190524 transcript of Elizabeth Hobsons talk at Cambridge Uni[1].pdf


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“By destroying the American Patriarch”
… it goes on, but you get the gist! Feminism became the leading vanguard in the subversion and
desecration of a comparatively decent, prosperous civilisation. Their battle in this culture war was the
decimation of the family and they would achieve victory in that battle by destroying men – a process
they would enact by attrition of the esteem in which men were held, their identities and eventually
their rights.
A host of extreme misandrists poured forth bile during this period, thinkers like:








Andrea Dworkin (“Under patriarchy, every woman’s son is her potential betrayer and also the
inevitable rapist or exploiter of another woman.”),
Catherine Mackinnon (“Male sexuality is apparently activated by violence against women and
expresses itself in violence against women to a significant extent.”),
Valerie Solanas (“to call a man an animal is to flatter him”),
Robin Morgan (“I feel that 'man-hating' is an honourable and viable political act”)
Germaine Greer (“Men are the enemy”),
Shulamith Firestone (“all men are selfish, brutal and inconsiderate”) and
Marilyn French (“All men are rapists and that’s all they are”).

However, I think it’s well worth looking at the more apparently benign representatives of the
movement and unpicking what they had to say. In 1970, Irina Dunn coined the phrase “A woman
needs a man like a fish needs a bicycle”, which was popularised later by Gloria Steinem. Referring to
whom, I ask? To the countless generations of men who had endured the dirtiest, most dangerous and
thankless labour to support their families? To their relatively recent male ancestors who fought for
women’s suffrage (such as Jeremy Bentham and Henry Fawcett) and the elected representatives who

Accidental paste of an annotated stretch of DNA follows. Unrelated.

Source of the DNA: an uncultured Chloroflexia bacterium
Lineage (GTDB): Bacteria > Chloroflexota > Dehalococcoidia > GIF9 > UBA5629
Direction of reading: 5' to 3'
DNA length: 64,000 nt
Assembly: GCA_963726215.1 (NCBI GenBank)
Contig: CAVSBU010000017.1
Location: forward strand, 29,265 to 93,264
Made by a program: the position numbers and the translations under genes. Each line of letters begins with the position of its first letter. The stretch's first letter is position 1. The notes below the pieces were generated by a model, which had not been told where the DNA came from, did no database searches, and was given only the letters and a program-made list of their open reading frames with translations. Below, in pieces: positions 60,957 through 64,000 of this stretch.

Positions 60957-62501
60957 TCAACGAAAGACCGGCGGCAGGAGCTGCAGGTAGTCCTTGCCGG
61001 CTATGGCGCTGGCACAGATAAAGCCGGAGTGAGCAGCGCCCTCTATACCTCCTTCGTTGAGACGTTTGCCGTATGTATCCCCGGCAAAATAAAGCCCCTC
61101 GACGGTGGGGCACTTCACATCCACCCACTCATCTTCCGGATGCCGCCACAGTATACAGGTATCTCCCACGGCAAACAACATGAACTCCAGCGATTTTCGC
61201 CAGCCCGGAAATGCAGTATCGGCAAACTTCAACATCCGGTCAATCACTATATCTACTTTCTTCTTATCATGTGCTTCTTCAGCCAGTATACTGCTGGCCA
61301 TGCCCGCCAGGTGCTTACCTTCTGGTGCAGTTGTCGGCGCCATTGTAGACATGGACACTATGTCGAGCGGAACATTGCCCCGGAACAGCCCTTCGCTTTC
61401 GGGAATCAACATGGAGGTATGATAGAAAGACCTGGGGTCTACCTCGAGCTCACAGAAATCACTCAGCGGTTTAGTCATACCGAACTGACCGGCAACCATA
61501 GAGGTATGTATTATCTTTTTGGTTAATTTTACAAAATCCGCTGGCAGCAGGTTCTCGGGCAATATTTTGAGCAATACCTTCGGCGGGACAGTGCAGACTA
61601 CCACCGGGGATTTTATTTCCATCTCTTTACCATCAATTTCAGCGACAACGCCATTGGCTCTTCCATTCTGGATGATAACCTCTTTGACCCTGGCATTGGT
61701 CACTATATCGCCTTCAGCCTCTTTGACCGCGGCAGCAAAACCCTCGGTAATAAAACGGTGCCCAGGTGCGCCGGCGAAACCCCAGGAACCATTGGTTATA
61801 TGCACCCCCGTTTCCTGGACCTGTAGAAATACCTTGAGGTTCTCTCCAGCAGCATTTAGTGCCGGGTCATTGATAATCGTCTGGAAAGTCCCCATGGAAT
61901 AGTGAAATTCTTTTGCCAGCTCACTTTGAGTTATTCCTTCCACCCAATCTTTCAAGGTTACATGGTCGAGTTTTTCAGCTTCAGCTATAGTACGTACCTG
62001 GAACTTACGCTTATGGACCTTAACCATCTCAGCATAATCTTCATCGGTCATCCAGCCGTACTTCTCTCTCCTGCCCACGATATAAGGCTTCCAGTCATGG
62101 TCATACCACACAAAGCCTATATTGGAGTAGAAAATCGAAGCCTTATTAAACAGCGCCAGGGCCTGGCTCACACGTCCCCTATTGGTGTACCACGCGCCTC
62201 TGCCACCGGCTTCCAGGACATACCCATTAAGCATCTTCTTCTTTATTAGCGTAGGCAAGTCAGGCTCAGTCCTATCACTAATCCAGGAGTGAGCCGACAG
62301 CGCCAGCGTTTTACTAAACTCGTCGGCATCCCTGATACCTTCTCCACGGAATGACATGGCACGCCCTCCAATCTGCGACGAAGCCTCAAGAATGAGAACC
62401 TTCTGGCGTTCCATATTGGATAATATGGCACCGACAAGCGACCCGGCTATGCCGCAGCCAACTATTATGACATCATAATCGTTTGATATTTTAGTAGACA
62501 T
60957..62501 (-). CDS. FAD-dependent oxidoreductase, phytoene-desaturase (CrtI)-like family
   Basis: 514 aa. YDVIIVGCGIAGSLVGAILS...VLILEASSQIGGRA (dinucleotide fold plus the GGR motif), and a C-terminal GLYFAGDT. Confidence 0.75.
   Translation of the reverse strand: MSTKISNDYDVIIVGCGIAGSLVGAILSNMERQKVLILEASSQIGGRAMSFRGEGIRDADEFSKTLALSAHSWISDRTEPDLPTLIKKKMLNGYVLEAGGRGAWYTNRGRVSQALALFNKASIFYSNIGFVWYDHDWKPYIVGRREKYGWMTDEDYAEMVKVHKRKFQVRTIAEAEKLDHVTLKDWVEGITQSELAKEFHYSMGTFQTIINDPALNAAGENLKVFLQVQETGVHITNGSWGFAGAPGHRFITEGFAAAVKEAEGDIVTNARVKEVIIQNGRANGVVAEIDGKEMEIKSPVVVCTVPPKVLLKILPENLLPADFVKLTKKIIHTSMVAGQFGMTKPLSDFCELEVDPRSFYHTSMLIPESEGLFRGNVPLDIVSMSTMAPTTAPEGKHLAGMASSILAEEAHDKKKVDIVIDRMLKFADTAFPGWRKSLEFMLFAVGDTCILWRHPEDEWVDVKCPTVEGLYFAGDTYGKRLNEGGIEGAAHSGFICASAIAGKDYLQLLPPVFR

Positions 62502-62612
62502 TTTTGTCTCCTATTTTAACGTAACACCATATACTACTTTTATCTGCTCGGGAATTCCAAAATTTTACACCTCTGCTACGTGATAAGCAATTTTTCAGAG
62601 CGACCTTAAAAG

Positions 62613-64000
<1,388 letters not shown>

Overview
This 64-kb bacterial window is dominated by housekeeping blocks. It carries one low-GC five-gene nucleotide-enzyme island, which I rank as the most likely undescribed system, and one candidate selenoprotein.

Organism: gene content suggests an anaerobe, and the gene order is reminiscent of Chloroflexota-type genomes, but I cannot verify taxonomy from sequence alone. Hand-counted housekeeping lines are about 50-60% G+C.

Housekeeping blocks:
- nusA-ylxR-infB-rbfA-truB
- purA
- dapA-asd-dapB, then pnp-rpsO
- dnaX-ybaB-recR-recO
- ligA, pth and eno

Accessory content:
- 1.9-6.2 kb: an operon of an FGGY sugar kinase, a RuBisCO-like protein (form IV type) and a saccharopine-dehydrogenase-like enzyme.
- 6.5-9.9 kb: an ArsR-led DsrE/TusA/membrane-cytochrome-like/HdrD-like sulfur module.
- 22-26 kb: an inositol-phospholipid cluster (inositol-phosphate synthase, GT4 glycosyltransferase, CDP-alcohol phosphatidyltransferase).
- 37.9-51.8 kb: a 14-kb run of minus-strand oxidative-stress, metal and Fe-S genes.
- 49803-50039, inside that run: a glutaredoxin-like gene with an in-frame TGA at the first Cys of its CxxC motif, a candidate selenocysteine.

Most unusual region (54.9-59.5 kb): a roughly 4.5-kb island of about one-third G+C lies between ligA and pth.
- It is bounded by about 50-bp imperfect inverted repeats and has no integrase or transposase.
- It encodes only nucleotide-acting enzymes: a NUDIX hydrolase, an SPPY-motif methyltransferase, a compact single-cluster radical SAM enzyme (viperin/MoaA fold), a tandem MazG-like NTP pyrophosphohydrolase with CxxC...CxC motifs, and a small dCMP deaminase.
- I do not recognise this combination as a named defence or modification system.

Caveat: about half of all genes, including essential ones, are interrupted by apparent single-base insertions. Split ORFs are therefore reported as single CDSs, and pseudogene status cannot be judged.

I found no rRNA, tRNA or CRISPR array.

would ensure such legislation passed (such as John Stuart Mill, whose male constituents elected him
on a platform including female suffrage)? To their fathers who may well have participated in World
War Two to protect their societies and families? To their brothers? Friends? Lovers? I believe Gloria
Steinem had many of those – and was supported morally and financially by a number of them too. It
may sound cute and catchy but it’s both contemptibly narcissistic nonsense and reprehensibly
offensive.
Second wave feminism saw campaigns for equal pay which was realised in 1963 with The Equal Pay
Act in the U.S. and in 1970 in the U.K. with our Equal Pay Act. It is, of course, entirely fair to legislate
against malicious sex discrimination but, as we can see from the landmark case that led to Barbara
Castle implementing the U.K.’s Equal Pay Act, the nature of the acts is far more expansive, responding
not to simply the same jobs but to “work of an equal value”. The Ford Dagenham machinists strike in
1968 followed a re-grading exercise by Ford who classified sewing seat covers for cars (predominantly
performed by women) as less skilled than jobs on the production line (largely done by men), resulting
in a fifteen per cent pay disparity – and the court to which the case was referred found in Ford’s favour.
There was no sex discrimination in this famous case, simply fair pay for different roles, but feminist
activism continues to force the hands of employers not to make rational economic gradings but to
ensure that men and women go home with increasingly similar pay packets regardless of relevant
factors, and hey it has almost certainly led to less pay for Patriarchs, weakening their ability to provide
for their families and putting stress on their relationships so it’s a win-win for feminism.
Second wave feminists also fought for access to contraceptive pills and abortions. The pill entered the
U.S. market in 1960 but it wasn’t until 1972 there that it was made available to single women and,
previously being at the discretion of individual medical practitioners in the U.K., it was incorporated
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